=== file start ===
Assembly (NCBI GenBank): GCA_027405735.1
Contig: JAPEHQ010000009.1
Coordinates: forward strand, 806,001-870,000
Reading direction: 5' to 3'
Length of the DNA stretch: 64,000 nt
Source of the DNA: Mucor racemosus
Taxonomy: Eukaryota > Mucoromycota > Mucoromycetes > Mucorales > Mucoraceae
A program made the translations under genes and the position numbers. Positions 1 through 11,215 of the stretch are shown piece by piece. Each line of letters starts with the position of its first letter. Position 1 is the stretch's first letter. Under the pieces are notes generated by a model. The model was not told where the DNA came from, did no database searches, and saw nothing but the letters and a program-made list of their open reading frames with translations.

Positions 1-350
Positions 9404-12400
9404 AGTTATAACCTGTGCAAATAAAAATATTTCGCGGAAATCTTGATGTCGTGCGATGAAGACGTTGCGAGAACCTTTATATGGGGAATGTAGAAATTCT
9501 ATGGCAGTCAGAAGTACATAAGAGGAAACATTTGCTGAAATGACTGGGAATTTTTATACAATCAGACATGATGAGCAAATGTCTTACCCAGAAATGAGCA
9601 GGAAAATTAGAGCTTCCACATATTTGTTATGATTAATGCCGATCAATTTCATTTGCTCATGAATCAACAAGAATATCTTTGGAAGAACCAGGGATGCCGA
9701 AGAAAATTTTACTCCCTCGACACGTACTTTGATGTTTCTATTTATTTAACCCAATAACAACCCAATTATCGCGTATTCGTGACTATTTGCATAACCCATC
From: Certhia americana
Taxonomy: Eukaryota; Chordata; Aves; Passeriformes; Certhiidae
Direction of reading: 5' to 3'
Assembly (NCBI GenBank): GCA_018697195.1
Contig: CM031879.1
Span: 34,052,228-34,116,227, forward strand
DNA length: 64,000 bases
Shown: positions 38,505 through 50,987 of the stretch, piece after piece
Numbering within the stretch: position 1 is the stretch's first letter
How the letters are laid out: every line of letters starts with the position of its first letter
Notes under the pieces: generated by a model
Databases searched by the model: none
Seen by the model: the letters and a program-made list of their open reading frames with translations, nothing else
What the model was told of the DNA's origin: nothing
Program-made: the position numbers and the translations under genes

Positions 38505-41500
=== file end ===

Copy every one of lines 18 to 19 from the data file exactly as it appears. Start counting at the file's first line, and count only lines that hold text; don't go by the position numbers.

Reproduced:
Assembly (NCBI GenBank): GCA_018697195.1
Contig: CM031879.1